It also saves time in activities outside of work. The less time you spend manually typing or navigating on a device, the more time you have for everything else.
Speech recognition offers accessibility. With the proper equipment, it can be used without a keyboard or mouse. This gives speech technology a leg up over traditional data entry and can lead to further efficiency.
Speech recognition also offers accessibility for personal tasks with virtual assistants. Virtual assistants like Siri and Alexa make it easy to write down a note, play music, or make a call from your car or in your home. With the help of a voice assistant, you might be able to better multi-task, stay organized, and get away from your phone.
Why doesn’t everyone use speech recognition?
Even with accuracy rates of 95%+, there is some reluctance to completely rely on speech recognition. 5% may not seem like much, but when dealing with numbers or recording valuable information, any mistake can be detrimental.
Most recognized text will still need some level of review. This is still faster than manually typing in most cases, but some individuals and organizations are still hesitant towards speech recognition.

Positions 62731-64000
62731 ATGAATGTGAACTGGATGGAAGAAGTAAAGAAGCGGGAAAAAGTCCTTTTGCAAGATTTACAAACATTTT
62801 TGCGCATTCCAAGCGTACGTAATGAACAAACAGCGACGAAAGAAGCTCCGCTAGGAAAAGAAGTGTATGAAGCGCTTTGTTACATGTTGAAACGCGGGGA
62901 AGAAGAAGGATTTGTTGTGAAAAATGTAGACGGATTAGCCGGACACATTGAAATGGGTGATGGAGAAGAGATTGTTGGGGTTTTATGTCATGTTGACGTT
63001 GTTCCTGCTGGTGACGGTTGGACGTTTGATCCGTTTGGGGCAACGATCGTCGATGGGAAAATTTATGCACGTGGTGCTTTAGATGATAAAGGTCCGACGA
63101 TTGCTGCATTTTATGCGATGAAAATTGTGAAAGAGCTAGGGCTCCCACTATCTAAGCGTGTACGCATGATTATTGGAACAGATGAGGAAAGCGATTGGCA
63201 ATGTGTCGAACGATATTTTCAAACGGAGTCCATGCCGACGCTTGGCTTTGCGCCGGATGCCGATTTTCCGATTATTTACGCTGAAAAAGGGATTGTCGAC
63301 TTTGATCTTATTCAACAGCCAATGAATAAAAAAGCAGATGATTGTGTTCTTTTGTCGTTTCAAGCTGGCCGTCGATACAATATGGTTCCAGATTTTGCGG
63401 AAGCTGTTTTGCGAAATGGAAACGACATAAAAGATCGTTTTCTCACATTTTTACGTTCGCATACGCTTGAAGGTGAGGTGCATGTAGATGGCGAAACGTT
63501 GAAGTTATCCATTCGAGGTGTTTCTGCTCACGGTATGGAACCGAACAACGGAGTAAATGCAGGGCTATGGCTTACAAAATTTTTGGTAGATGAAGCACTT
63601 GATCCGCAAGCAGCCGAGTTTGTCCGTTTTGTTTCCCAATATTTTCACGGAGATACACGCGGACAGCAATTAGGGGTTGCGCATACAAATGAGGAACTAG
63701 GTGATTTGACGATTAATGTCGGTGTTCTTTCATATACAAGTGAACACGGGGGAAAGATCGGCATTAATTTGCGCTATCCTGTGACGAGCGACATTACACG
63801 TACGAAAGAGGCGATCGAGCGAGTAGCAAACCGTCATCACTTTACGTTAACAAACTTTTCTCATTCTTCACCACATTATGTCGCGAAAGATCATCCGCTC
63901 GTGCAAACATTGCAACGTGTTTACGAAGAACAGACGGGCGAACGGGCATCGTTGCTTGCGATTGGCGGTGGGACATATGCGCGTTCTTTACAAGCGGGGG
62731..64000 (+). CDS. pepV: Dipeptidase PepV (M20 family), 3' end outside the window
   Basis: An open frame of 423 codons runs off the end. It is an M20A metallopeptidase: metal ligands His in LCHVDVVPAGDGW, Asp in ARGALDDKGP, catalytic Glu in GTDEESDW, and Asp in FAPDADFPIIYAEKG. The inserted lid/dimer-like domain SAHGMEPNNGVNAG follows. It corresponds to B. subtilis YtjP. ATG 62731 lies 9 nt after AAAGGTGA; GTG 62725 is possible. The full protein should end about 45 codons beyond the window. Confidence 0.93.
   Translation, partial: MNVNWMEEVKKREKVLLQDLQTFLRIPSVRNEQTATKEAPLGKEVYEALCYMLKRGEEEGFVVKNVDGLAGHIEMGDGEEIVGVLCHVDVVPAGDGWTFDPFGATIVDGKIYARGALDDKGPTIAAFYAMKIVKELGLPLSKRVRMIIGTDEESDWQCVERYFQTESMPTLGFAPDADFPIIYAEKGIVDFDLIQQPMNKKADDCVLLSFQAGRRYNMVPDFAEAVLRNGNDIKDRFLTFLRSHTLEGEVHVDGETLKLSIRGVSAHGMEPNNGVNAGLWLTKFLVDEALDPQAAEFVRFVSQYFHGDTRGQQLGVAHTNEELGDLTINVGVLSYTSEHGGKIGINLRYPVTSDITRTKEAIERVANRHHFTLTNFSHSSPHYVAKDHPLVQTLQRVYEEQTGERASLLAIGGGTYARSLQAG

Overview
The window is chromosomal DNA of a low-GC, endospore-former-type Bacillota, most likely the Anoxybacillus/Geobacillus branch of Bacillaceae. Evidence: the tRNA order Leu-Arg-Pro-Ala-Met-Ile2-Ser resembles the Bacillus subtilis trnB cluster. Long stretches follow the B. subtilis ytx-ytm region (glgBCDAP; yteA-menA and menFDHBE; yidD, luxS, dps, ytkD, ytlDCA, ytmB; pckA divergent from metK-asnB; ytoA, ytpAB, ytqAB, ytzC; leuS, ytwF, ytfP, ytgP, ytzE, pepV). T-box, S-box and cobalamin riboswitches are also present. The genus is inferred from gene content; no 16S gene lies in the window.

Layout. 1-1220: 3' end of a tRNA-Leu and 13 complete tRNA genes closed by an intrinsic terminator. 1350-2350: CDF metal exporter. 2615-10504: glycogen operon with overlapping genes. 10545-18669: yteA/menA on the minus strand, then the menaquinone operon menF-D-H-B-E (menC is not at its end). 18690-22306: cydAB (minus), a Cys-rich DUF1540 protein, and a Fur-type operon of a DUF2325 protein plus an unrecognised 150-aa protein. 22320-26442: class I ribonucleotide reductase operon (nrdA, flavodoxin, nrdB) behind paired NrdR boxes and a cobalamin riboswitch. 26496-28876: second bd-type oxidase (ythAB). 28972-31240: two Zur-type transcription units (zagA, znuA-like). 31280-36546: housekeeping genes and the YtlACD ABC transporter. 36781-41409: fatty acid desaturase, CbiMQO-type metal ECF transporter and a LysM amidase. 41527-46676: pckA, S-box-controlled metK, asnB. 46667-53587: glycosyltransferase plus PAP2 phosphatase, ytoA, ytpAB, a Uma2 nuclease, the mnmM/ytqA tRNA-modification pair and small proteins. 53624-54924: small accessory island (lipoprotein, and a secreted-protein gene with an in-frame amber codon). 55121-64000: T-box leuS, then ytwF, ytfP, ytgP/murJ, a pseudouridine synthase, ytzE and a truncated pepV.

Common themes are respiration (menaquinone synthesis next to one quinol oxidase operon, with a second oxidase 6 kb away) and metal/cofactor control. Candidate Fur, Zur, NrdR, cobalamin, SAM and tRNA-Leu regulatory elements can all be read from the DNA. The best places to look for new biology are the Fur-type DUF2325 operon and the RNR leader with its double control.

As speech recognition technology continues to make advancements, each benefit will be further amplified. That means more time saved and even greater accessibility. With these improvements, reluctance towards speech recognition will also likely decrease.
Types of Speech Recognition
Speech recognition has become integrated with phones, cars, and nearly any device connected to the internet. With such a wide range of applications, it’s only natural that different types and uses for speech recognition have arisen.
The core functionality of speech recognition is the same across all applications: recognize words, phrases, and numbers. But, for each application of speech recognition, the objective is slightly different and more might be requested from the speech recognition software.
For example, some software might transcribe recognized words to text (think speech-to-text) while another might simply use the recognition to perform an action (think virtual assistant).
Most speech recognition that we’re familiar with today falls under the umbrella of Automated Speech Recognition (ASR). An even more advanced subcategory of ASR Is natural language processing (NLP). The virtual assistants that we’re familiar with often incorporate NLP to more accurately recognize speech.
Most popular speech recognition software